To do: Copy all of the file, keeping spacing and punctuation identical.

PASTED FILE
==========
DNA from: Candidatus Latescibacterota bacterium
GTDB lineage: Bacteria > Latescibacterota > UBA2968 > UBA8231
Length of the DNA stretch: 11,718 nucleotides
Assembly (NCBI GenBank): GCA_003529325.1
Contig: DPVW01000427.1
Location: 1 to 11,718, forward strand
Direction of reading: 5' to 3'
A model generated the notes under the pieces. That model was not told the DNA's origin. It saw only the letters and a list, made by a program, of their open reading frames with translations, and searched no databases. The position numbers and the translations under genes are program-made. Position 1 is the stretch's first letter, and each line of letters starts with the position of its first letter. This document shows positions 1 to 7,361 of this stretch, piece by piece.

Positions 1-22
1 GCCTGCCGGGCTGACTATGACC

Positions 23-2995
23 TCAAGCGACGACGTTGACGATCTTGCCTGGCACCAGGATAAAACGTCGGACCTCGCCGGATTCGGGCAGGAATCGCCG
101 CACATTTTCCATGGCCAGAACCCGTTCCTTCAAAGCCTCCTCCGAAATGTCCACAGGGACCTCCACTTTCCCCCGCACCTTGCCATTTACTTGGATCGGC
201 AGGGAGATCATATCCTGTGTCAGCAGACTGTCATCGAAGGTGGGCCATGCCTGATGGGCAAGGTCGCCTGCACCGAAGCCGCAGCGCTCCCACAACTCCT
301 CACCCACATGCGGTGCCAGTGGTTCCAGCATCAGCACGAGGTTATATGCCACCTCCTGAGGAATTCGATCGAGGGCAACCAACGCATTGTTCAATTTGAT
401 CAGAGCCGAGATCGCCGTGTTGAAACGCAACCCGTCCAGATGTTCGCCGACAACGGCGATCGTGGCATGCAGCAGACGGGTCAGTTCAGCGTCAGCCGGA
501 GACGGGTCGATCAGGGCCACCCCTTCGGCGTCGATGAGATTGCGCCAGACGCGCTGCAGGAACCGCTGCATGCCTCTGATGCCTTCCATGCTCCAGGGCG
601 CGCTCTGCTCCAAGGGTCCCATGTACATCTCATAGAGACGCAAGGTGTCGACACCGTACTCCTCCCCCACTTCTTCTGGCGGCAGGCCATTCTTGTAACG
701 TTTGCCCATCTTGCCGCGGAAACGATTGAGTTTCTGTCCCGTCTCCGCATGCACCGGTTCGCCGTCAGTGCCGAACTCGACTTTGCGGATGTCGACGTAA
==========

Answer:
DNA from: Candidatus Latescibacterota bacterium
GTDB lineage: Bacteria > Latescibacterota > UBA2968 > UBA8231
Length of the DNA stretch: 11,718 nucleotides
Assembly (NCBI GenBank): GCA_003529325.1
Contig: DPVW01000427.1
Location: 1 to 11,718, forward strand
Direction of reading: 5' to 3'
A model generated the notes under the pieces. That model was not told the DNA's origin. It saw only the letters and a list, made by a program, of their open reading frames with translations, and searched no databases. The position numbers and the translations under genes are program-made. Position 1 is the stretch's first letter, and each line of letters starts with the position of its first letter. This document shows positions 1 to 7,361 of this stretch, piece by piece.

Positions 1-22
1 GCCTGCCGGGCTGACTATGACC

Positions 23-2995
23 TCAAGCGACGACGTTGACGATCTTGCCTGGCACCAGGATAAAACGTCGGACCTCGCCGGATTCGGGCAGGAATCGCCG
101 CACATTTTCCATGGCCAGAACCCGTTCCTTCAAAGCCTCCTCCGAAATGTCCACAGGGACCTCCACTTTCCCCCGCACCTTGCCATTTACTTGGATCGGC
201 AGGGAGATCATATCCTGTGTCAGCAGACTGTCATCGAAGGTGGGCCATGCCTGATGGGCAAGGTCGCCTGCACCGAAGCCGCAGCGCTCCCACAACTCCT
301 CACCCACATGCGGTGCCAGTGGTTCCAGCATCAGCACGAGGTTATATGCCACCTCCTGAGGAATTCGATCGAGGGCAACCAACGCATTGTTCAATTTGAT
401 CAGAGCCGAGATCGCCGTGTTGAAACGCAACCCGTCCAGATGTTCGCCGACAACGGCGATCGTGGCATGCAGCAGACGGGTCAGTTCAGCGTCAGCCGGA
501 GACGGGTCGATCAGGGCCACCCCTTCGGCGTCGATGAGATTGCGCCAGACGCGCTGCAGGAACCGCTGCATGCCTCTGATGCCTTCCATGCTCCAGGGCG
601 CGCTCTGCTCCAAGGGTCCCATGTACATCTCATAGAGACGCAAGGTGTCGACACCGTACTCCTCCCCCACTTCTTCTGGCGGCAGGCCATTCTTGTAACG
701 TTTGCCCATCTTGCCGCGGAAACGATTGAGTTTCTGTCCCGTCTCCGCATGCACCGGTTCGCCGTCAGTGCCGAACTCGACTTTGCGGATGTCGACGTAA